Monday, March 14, 2011



(Dir. Costa Botes, 2011)

The best documentaries teach you something surprising about a subject that you’ve lived with a long time. In this exemplary doc, the subject here is Jelly Bellys – the jelly bean candies that come in a large assortment of flavors.

It has been well documented that President Ronald Reagan was a fan of Jelly Bellys (a facet which is nicely covered in this doc), but what’s not as well known that over 30 years ago, the inventor of the gourmet candy, the Los Angeles based businessman/sweets tycoon wannabe David Klein, sold the trademark, in an extremely questionable deal, just before it hit the big time.

Klein: “I regret the day I came up with them I really do…because it’s ruined my life.”

Klein’s story is told here by the man himself, his son Bert who narrates the bulk of the picture, as well as through a colorful array of photos, clips of Klein in the guise of “Mr. Gumdrop” or "Mr. Jelly Belly" hawking the product on shows like “The Mike Douglas Show”, and insightful interviews with family and colleagues (another celebrity fan of the candy – ‘Weird Al’ Yankovic even appears to put in his two cents).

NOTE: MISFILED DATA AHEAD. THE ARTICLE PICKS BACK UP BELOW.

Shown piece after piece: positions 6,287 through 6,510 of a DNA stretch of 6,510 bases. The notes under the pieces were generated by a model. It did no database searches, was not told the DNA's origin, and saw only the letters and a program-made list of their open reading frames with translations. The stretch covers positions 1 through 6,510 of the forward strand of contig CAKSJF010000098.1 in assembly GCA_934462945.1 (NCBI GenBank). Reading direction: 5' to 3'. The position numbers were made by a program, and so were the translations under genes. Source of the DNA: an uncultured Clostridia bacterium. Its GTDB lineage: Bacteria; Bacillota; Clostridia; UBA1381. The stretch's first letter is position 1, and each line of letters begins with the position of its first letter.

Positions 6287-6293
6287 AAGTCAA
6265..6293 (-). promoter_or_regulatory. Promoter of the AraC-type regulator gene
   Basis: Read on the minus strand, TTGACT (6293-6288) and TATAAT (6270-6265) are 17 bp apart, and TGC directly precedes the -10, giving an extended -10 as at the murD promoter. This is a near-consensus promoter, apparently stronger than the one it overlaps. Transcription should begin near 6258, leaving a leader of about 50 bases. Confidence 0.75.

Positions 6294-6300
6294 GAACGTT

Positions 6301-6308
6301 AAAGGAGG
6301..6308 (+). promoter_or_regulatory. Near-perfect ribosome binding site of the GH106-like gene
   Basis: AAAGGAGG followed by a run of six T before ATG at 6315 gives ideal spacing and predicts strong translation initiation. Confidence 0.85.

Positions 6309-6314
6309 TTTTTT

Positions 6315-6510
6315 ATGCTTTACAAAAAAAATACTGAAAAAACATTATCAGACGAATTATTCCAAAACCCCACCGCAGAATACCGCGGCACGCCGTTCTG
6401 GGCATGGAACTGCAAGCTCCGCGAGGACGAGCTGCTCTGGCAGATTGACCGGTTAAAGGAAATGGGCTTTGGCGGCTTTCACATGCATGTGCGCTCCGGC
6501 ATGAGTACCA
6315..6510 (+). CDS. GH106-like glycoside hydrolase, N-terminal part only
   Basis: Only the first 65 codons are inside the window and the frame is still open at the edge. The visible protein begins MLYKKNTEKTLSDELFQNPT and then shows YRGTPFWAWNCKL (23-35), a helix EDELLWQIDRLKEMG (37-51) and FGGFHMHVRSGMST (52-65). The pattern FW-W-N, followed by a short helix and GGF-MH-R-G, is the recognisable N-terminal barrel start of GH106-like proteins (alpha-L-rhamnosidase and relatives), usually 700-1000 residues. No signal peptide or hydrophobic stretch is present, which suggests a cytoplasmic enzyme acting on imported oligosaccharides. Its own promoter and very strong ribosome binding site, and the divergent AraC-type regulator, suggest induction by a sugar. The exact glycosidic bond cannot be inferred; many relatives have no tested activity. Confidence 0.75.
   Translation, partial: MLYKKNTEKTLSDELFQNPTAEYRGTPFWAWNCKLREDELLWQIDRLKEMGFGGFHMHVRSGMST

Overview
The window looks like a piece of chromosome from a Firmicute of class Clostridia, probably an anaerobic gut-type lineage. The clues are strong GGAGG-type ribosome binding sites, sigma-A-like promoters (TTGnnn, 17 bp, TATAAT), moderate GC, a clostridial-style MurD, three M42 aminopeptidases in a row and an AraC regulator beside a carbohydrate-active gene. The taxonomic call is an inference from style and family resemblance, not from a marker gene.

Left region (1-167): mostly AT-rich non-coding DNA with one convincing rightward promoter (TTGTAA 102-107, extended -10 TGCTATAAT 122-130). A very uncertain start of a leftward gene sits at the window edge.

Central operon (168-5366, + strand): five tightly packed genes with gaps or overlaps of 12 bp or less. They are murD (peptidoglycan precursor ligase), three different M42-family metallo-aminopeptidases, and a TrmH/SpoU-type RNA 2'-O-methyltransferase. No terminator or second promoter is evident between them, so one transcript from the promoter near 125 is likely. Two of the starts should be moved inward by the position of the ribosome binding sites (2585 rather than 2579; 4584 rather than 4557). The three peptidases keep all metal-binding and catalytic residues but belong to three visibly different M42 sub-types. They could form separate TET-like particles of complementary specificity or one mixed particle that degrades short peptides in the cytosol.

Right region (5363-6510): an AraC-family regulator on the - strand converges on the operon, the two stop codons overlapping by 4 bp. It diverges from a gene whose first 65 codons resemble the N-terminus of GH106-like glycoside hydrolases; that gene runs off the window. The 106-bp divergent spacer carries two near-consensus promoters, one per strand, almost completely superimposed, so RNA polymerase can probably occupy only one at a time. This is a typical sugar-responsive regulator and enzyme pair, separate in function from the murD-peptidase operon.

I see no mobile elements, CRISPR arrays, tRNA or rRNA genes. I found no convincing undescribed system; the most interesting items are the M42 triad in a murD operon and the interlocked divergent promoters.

Jelly Bellys took a while to take off (Klein: “I literally couldn’t give it away”) mainly because they were expensive ($3.50 a pound), but they, of course, were eventually embraced as the “first choice candy for the disco generation.”

Klein arguably revolutionized the candy industry, so it’s a sad turn of events that leaves him with no stake in the incredibly popular product he created.

It’s even sadder because of Klein’s lovably quirky manner (he would buy 100 balloons to individually hand out to kids when visiting Disneyland) and his insanely inventive ideas – after losing Jelly Bellys he created scores of candy (albeit well less successful) like “Gourmet Gumdrops”, “Triple Dipple” (3 flavored Candy Corn), “Candy Snot” (yes, some of these are disgusting), and “I Can’t Believe It’s So Sour” (the first sour flavored liquorish candy).

Obviously none of these were as successful as Jelly Bellys.

Klein’s son Bert, who became a successful animator for Disney, does a great job of relating this fascinating story of an American dream gone sour (sorry). That his father overcame depression (though some bitterness is evident in some of his sound-bites here) and still perseveres making candy (such as his daughter’s Roxanne’s “Sandy Candy”) is inspiring and terrifically touching.

You’ll never look at a Jelly Belly the same way again.

Special Features: 2 Commentaries with director Costa Botes on one, Bert & David Klein on the other, over 25 minutes of deleted scenes, and the theatrical trailer.

More later...

1 comment:

Spencer said...

I would love to see this film. I love Jelly Bellys and have heard both sides of the who created it argument so it would be good to see how much more light can be shed on the debate through this movie.